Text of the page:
Exploring Human Potential

Truth and Trust in Science.

Posted on | September 29, 2022 | 6 Comments

Mike Magee

“The key is trust. It is when people feel totally alienated and isolated that the society breaks down. Telling the truth is what held society together.”

Those words were voiced sixteen years ago in Washington, D.C. It was October 17, 2006. The HHS/CDC sponsored workshop that day was titled “Pandemic Influenza – Past, Present, Future: Communicating Today Based on the Lessons from the 1918-1919 Influenza Pandemic.”

The speaker responsible for the quote above was writer/historian and Johns Hopkins School of Public Health adviser, John M. Barry. His opening quote from George Bernard Shaw set a somewhat pessimistic (and as we would learn 14 years later, justified) tone for the day:

“What we learn from history is that we do not learn anything from history.”

This was two years after the close of the 2002-2004 SARS epidemic with 8,469 cases and an 11% case fatality, and six years before MERS jumped from Egyptian camels to humans, infecting over 2,500 humans with a kill rate of 35% (858 known deaths.)

Specifically, John Barry was there that day in 2006 to share lessons learned from another epidemic, the 1918 Flu Epidemic which is now estimated to have killed roughly 700,000 Americans among a population that was roughly 1/4 our current size, with 2/3 of the deaths occurring over just a 14 week period from September through December, 1918.

The main point that Barry was trying to make that day focused on public communication during an epidemic, namely that “The truth shall set you free.”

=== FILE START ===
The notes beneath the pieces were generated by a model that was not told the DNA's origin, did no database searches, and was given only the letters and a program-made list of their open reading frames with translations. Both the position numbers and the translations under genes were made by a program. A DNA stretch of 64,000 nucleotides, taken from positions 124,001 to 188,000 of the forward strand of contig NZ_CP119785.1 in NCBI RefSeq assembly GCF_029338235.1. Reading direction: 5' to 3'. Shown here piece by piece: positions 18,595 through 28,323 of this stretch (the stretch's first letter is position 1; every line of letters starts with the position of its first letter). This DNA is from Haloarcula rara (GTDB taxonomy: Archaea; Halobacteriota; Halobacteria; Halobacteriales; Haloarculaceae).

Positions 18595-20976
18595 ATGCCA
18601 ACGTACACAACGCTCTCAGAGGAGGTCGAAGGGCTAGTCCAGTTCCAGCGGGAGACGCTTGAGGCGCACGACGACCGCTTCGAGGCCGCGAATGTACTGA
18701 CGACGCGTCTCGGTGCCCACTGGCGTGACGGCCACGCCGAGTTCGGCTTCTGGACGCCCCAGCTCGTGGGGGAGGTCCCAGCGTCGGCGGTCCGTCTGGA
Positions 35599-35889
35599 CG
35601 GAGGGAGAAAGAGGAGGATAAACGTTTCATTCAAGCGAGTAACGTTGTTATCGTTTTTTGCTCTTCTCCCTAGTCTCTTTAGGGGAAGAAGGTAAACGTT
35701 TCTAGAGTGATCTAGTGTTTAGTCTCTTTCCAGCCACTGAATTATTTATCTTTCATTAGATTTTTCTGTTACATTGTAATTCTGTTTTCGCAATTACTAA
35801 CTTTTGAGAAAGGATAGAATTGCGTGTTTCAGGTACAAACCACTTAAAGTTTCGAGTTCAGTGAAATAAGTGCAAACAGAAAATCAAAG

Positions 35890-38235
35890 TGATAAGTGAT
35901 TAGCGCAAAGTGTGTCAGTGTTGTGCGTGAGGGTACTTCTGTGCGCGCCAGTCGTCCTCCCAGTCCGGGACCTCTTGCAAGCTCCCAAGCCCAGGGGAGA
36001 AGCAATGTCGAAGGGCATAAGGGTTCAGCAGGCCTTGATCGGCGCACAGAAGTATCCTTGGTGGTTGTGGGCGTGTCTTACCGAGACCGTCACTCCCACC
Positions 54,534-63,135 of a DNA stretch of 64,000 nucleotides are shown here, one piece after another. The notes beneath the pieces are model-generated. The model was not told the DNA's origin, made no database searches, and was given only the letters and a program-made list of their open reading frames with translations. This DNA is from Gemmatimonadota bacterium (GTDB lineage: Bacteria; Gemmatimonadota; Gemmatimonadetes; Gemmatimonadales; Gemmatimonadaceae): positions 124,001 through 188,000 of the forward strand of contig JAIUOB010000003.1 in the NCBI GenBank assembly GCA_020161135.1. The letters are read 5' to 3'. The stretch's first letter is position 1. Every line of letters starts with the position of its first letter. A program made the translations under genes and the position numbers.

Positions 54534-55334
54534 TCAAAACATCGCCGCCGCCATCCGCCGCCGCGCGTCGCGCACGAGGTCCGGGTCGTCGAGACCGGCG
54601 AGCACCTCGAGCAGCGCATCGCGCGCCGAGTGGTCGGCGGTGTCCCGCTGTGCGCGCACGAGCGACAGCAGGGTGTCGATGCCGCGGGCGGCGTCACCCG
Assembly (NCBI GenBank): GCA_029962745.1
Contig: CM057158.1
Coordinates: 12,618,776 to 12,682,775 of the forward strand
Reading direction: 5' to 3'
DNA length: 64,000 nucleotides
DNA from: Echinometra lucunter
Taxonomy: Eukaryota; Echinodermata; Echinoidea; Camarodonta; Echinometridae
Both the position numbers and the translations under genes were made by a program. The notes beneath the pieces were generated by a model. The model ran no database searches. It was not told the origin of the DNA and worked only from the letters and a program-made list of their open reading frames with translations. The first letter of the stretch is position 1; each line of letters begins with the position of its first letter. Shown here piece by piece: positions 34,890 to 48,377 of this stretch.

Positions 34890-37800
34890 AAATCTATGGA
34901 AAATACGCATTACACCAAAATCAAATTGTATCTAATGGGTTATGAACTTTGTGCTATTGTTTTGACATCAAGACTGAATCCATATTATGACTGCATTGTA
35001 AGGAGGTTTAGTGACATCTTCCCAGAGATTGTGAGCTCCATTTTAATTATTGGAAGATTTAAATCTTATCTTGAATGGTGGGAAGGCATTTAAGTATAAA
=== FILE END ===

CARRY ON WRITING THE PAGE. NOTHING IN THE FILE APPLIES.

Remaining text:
Here were some of his 2006 reflections on 1918, a public health catastrophe at a time when the U.S. was focused on promoting strength not weakness during WW I.

“At best, they communicated half-truths, or even out-right lies. As terrifying as the disease was, the officials made it more terrifying by making little of it, and they often underplayed it. Local officials said things like ‘if normal precautions are taken, there is nothing to fear’…”

“Communication was rarely honest, because honesty would hurt morale.”

“There was a lot of cognitive dissonance. People heard from authorities and newspapers that everything was going fine, but at the same time, bodies were piling up.”

 “Many times public health officials knew the truth but did not tell it. ..In many cases they were just plain lying.”

“The attitude of authorities was: ‘This isn’t happening, don’t worry about it.’”

Barry’s primary message that day was that communication breeds trust, and without trust, society breaks down. His words:

“The key is trust. It is when people feel totally alienated and isolated that the society breaks down. Telling the truth is what held society together.”

“The fear was so great that people were afraid to leave home or talk to one another. Everyone was holding their breath, almost afraid to breathe, for fear of getting sick.”